We don't want to give the impression that the only factor in healthy food is the potassium sodium ratio of the food you eat. Other factors play a role. One that is often discussed is the importance of omega-3 fats. DHA is an important omega-3 that improves heart health. But how does it make a difference?
What Good Are Fats?
Fats have multiple functions in our bodies. In the cell, fats have a structural function, becoming part of both the cell membrane and various intracellular membranes, such as the membrane of mitochondria. Two other functions of fats are 1) to be burned as fuel, and 2) to participate in cell signaling.
The functions are not exclusive however. One fat does not do one function and another fat another function. Each fat is involved in several aspects of cell function at the same time.
Structure and cell signaling are two functions that are often interrelated. When a fat enters the cell and becomes part of a cell membrane or a mitochondrial membrane, it is not just providing structure. It is also affecting cell signaling.
How Structure Affects Cell Signaling
One way a fat that is part of the structure of a membrane may affect cell signaling is by changing the shape of channels that go through the membrane. These channels allow various molecules to pass from one compartment of the cell to another. Different fats in a membrane will cause a channel to be open more or closed more.
DHA is a polyunsaturated omega-3 fat that has a strong effect on health. One of its effects is to make a cell channel known as a BK(Ca) channel open more easily. This channel is one that allows potassium to move from one compartment to another inside the cell to affect cell signaling.
In heart muscle cells the BK(Ca) channels let potassium flow from one area to another depending on the calcium concentration in parts of the cell (1). When the calcium concentration inside the mitochondria gets too high, another channel known as the mPTP channel lets fluid in and the cell dies (2). By letting potassium flow into the mitochondria, the BK(Ca) channel can stop the mPTP channel from killing the heart muscle cell, discussed here.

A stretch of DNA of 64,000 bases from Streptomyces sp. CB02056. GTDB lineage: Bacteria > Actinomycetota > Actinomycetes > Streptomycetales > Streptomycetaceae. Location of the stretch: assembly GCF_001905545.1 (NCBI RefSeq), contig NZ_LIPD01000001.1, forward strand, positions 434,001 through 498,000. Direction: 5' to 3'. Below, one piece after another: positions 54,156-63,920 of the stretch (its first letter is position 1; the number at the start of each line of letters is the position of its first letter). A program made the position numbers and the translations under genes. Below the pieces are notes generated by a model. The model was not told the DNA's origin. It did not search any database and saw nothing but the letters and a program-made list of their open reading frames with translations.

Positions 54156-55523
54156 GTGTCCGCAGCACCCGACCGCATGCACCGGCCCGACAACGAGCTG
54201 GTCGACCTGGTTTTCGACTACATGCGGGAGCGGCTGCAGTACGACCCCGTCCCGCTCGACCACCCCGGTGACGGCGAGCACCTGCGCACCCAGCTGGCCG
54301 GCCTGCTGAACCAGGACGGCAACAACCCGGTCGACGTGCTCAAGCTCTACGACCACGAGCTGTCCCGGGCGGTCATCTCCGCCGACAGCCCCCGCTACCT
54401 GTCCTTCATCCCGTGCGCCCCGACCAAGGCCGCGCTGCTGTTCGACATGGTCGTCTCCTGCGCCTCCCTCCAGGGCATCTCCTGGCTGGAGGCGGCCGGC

DHA And Potassium
An important way that DHA protects the heart is by opening the BK(Ca) channel, making it easier for potassium to pass through the channel. This results in less heart muscle cell death, less scarring in the heart, and less heart failure.
You can get more DHA into your cell membranes by getting more DHA in your diet. A recent article (3) showed that consuming more DHA will cause more of the DHA to be deposited in the mitochondrial membranes of heart cells. The more DHA that is deposited in the mitochondrial membranes, the more BK(Ca) channels will be able to stop the harm done by the mPTP channels.
Stopping the action of the mPTP channels means stopping the cell death, scarring and heart failure resulting from the channels' activity. So one way DHA improves health is to improve the action of potassium. It would be interesting to know if some of DHA's other favorable effects are associated with potassium.
Watch The Source Of DHA
However, you must be careful about your source of DHA. DHA in food may differ from DHA in supplements. The two major food sources of DHA are fish and algae. Wild fish are generally better than farmed fish because they are more likely to be eating algae. Algae is where the fish get their DHA.
The studies discussed above used pure DHA. The form sold in fish oil capsules, or as DHA capsules, may be the ethyl ester form. As pointed out in a previous post, the ethyl ester form of DHA will block the BK(Ca) channel. If the BK(Ca) channel is blocked, mPTP will not be hindered. The heart muscle cells then will be more easily damaged from a low potassium sodium ratio diet. This may account for the seeming failure of fish oil supplements to improve health.
Another aid to stop the cell death from mPTP activity is to have enough potassium inside the cell. By eating foods with more potassium, more potassium is available inside the cell. This means more potassium is available to pass into the mitochondria to stop the action of the mPTP channel and thus stop cell death.
To Find High Potassium Foods
If you are looking for tables with the amount of potassium and sodium in a particular food, go to the “Links to Food Potassium Tables” page by clicking on the tab at the top of this page.
1. Intracellular BK(Ca) (iBK(Ca)) channels. Singh H1, Stefani E, Toro L. J Physiol. 2012 Dec 1;590(Pt 23):5937-47. doi: 10.1113/jphysiol.2011.215533. Epub 2012 Aug 28.
2. Intracellular calcium overloading and oxidative stress in cardiomyocyte necrosis via a mitochondriocentric signal-transducer-effector pathway. Mazen Shaheen, MD, Yaser Cheema, MD, Atta U Shahbaz, MD, Syamal K Bhattacharya, PhD, and Karl T Weber, MD. Exp Clin Cardiol. 2011 Winter; 16(4): 109–115.
3. Improved mitochondrial function with diet-induced increase in either docosahexaenoic acid or arachidonic acid in membrane phospholipids. Khairallah RJ, Kim J, O'Shea KM, O'Connell KA, Brown BH, Galvao T, Daneault C, Des Rosiers C, Polster BM, Hoppel CL, Stanley WC. PLoS One. 2012;7(3):e34402. doi: 10.1371/journal.pone.0034402. Epub 2012 Mar 30.